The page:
Together, they interrupted every single lesson I ever taught, knocking object lessons off tables and peppering my heartfelt speeches with silly comments at all the wrong times.

I constantly battled them writing ridiculous things all over my office, drawing strange pictures of me (including one where I resembled a superhero covered in tattoos, for no discernible reason), and coming up with one creative prank after another.

They’ve wreaked havoc on the air mattresses on our mission trips, thrown ketchup packets in restaurants and thrown water bottles at the back of my head.

In other words, they were my resident goofballs. And as much as I do love them, I wholeheartedly agree with the phrase a fellow leader once uttered about them: “They can drive even the strongest youth leader to tears in under ten minutes.”

Although they never personally drove me to such a brink of emotion, I have learned a lot about the personality of “goofball” kids. As we know is true of all people, there’s more to these zany students than meets the eye.

I interviewed two of the biggest goofballs I know, Jake and Joey, to find out the true confessions of a total goofball–and some of their answers surprised even me.

First of all, why do these kids act out so foolishly? According to Jake, “I like to make people laugh, and I enjoy making people happy. If you can make someone laugh, you’re in for the friend ticket.”

Joey says it more frankly. “I act goofy because I don’t want to be boring. I like to have a dramatic life, where no day is the same day-to-day. I like to have a reason to get up each morning. If you’re not goofy, then you’re just normal.”

In the opinion of both boys, they earned their “class clown” ticket from a young age. “I was labeled as a class clown from kindergarten on…actually, probably from when I came out of the womb, to be honest,” cracked Jake. “But I’ve never really gotten in serious trouble for it. I’ve never gotten called out of the office unless I was constantly annoying. Sure, I goof off for the first few hours of class, but at the right time–I focus on the things around me. But I incorporate laughter into it.”

According to Joey, “I used to sit in class and play card games when I was seven or eight. The teachers would walk by and get mad at me, and I would just keep playing. That was the beginning of my goofiness. When I eventually started wearing odd things to school, like duct tape, people really realized that I was a goofball. It became obvious to people.”

According to my two goofballs, their friends and classmates treat them according to their silly social status: “I know people think I get egged on by their laughter, which is true. Sometimes people ignore me–especially girls–but guys usually join in and participate,” says Jake.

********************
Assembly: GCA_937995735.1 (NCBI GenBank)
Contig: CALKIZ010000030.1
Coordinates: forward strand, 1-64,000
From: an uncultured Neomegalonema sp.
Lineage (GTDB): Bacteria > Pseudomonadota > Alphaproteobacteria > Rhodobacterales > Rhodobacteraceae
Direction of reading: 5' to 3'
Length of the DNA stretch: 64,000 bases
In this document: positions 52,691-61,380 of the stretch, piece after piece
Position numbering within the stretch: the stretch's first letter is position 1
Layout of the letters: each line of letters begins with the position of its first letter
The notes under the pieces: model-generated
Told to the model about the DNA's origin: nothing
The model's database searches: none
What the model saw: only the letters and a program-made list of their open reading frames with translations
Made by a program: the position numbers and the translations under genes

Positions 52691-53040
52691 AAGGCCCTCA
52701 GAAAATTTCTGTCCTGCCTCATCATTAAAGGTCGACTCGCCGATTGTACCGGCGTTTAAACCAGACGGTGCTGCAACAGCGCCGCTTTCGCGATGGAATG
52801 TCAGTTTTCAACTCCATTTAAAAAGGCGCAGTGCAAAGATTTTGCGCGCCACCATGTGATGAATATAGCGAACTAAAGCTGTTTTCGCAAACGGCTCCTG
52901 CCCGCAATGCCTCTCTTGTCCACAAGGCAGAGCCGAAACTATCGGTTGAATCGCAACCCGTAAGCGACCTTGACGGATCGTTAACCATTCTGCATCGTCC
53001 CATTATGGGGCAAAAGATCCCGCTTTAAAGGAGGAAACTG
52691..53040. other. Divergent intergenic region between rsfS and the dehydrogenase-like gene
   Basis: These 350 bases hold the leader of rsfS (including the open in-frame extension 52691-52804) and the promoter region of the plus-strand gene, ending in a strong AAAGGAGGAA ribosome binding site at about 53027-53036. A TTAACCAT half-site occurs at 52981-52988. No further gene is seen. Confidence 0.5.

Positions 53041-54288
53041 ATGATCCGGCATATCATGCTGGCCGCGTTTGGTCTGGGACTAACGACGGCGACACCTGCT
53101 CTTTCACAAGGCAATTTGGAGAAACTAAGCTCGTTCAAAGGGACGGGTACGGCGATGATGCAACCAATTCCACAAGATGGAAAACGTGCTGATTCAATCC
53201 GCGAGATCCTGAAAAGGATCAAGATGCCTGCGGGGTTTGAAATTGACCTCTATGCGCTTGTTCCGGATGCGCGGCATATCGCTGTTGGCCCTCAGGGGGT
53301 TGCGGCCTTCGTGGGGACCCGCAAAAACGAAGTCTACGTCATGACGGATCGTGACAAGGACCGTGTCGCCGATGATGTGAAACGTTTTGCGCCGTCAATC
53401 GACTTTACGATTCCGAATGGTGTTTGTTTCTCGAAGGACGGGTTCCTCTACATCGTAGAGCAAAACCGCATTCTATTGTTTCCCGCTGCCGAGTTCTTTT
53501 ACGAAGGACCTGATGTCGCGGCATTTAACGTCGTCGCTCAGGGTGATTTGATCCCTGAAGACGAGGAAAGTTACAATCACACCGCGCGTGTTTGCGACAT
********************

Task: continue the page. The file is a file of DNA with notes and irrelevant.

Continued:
“People tend to put gas on the fire and let it go,” admits Joey. “They aren’t negative, but really encourage me to keep on doing what I’m doing.”

Is there any way to avoid setting off a goofball? Well, it might be a futile effort, no matter how carefully you tread. “If I hear something that sounds like a movie quote, it’s an instant trigger. I try to pay attention to teachers and leaders, but sometimes when someone’s talking–especially if someone is giving a speech–I can’t help but make fun of them,” admits Jake.

Try keeping kids focused, says Joey. “I believe that if you find something that is time-consuming and positive–like sports–you focus more and avoid being goofy. But it’s impossible to keep me from acting like a goofball. Try to keep me busy and keep me from being bored, but expect that my goofiness will come out no matter what.”

When you find yourself dealing with the inevitable goofball in your ministry, keep in mind that most adults react in “one of two ways,” according to Jake. “Adults either react back angrily, or they laugh it off.”

Joey points out that many adults are clueless. “When I was younger, adults really looked down on me and thought I had issues. Now that I’m older, adults either go along with it and joke around, or they’re totally oblivious to what’s going on and don’t even realize what I’m doing.”

What’s their preference on how adults handle them, even if they’re annoyed? Joey admits that he doesn’t really care. “I don’t care how they react, because if I’m enjoying myself, I think that’s all that matters.”

To others, though, adults can make goofballs grin. “I love it when adults try to mock me, especially when they try to imitate the annoying action that I’ve done. It helps refocus me onto what I should be paying attention to,” says Jake.

Check out “True Confessions of a Total Goofball, Part II“.